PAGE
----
The decision by the school’s president, Jerry Falwell Jr., to partly reopen his evangelical university enraged residents of Lynchburg, Va. Then students started getting sick.
By Elizabeth Williamson
LYNCHBURG, Va. — As Liberty University’s spring break was drawing to a close this month, Jerry Falwell Jr., its president, spoke with the physician who runs Liberty’s student health service about the rampaging coronavirus.
“We’ve lost the ability to corral this thing,” Dr. Thomas W. Eppes Jr. said he told Mr. Falwell. But he did not urge him to close the school. “I just am not going to be so presumptuous as to say, ‘This is what you should do and this is what you shouldn’t do,’” Dr. Eppes said in an interview.
So Mr. Falwell — a staunch ally of President Trump and an influential voice in the evangelical world — reopened the university last week, igniting a firestorm, epidemiologically and otherwise. As of Friday, Dr. Eppes said, nearly a dozen Liberty students were sick with symptoms that suggest Covid-19, the disease caused by the virus. Three were referred to local hospital centers for testing. Another eight were told to self-isolate.
“Liberty will be notifying the community as deemed appropriate and required by law,” Mr. Falwell said in an interview on Sunday when confronted with the numbers. He added that any student returning now to campus would be required to self-quarantine for 14 days.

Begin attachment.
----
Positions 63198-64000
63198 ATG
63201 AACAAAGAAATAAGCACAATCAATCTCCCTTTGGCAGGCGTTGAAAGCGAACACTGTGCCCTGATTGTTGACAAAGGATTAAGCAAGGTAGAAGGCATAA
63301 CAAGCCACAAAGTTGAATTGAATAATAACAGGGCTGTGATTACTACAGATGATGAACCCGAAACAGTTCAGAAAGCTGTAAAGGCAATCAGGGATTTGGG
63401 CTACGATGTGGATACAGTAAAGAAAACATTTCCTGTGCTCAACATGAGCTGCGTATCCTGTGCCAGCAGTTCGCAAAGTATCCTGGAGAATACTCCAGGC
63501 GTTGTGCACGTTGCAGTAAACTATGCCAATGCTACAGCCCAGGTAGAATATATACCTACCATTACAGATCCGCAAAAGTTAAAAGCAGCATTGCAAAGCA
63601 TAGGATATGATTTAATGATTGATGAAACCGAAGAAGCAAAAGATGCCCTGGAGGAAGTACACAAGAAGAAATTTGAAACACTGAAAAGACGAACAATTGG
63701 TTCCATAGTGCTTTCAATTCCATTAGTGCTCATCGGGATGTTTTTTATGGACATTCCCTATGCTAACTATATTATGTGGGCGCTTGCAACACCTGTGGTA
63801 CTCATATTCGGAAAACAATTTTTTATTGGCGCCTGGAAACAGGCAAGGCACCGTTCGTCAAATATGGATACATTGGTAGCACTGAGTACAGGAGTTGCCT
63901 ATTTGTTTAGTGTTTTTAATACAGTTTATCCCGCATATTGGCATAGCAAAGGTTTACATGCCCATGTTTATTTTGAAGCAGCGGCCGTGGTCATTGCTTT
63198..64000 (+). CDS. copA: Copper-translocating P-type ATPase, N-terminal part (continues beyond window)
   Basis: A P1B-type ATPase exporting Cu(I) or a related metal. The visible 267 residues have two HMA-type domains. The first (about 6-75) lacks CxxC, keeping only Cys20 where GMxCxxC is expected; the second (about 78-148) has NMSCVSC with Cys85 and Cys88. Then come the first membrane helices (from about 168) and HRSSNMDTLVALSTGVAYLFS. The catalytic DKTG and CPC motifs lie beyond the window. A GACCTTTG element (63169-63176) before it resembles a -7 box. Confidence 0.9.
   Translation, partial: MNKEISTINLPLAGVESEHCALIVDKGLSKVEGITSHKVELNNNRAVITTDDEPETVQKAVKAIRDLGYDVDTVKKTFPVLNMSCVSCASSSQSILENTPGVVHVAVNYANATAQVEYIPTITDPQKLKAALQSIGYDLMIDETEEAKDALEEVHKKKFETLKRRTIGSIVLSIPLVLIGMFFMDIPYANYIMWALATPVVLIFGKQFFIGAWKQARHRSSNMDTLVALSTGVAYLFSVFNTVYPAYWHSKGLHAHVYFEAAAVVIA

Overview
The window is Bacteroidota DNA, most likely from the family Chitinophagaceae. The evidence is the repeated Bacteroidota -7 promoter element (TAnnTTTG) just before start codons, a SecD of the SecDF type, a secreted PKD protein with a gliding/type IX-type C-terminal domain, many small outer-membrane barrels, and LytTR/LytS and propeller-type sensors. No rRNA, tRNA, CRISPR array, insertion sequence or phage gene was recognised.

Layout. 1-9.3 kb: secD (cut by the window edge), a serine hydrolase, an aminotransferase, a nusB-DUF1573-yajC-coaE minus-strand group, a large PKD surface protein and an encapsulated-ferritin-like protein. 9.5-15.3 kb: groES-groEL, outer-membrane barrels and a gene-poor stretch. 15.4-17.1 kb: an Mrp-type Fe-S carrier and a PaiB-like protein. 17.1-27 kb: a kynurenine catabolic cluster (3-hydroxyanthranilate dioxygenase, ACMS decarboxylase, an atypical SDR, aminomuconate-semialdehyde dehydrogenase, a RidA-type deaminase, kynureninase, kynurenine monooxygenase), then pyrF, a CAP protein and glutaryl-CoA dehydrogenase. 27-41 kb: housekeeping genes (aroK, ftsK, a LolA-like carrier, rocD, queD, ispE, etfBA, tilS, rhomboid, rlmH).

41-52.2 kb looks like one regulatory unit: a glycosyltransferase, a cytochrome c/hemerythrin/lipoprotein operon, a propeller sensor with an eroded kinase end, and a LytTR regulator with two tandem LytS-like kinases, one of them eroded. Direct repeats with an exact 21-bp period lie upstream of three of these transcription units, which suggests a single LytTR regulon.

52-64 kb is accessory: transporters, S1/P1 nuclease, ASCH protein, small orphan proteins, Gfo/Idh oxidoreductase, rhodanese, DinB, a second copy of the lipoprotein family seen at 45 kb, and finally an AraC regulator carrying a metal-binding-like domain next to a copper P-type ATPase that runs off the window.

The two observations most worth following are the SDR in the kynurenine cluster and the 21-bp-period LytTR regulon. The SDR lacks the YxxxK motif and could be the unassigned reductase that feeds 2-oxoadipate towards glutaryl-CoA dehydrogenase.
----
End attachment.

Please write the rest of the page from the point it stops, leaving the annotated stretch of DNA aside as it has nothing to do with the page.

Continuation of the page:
“I can’t be sure what’s going on with individuals who are not being tested but who are advised to self-isolate,” said Kerry Gateley, the health director of the Central Virginia Health District, which covers Lynchburg. “I would assume that if clinicians were concerned enough about the possibility of Covid-19 disease to urge self-isolation that appropriate screening and testing would be arranged.”
Of the 1,900 students who initially returned last week to campus, Mr. Falwell said more than 800 had left. But he said he had “no idea” how many students had returned to off-campus housing.
“If I were them, I’d be more nervous,” he added, because they live in more crowded conditions.
For critical weeks in January and February, the nation’s far right dismissed the seriousness of the pandemic. Mr. Falwell derided it as an “overreaction” driven by liberal desires to damage Mr. Trump.
Though the current crisis would appear epidemiological in nature, Dr. Eppes said he saw it as a reflection of “the political divide.”
“If Liberty sneezes, there are people who don’t like the fact that Liberty sneezed,” he said in an interview. “Mr. Falwell called me to listen to a view that wasn’t exactly his. Great leaders do that type of thing.”
The city of Lynchburg is furious.
“We had a firestorm of our own citizens who said, ‘What’s going on?’” said Treney Tweedy, the mayor.
Some Liberty officials accuse alarmed outsiders of playing politics. Ms. Tweedy has called Mr. Falwell “reckless.” And within the school, there are signs of panic.
“I’m not allowed to talk to you because I’m an employee here,” one student living on campus wrote in an email. But, he pleaded, “we need help to go home.”
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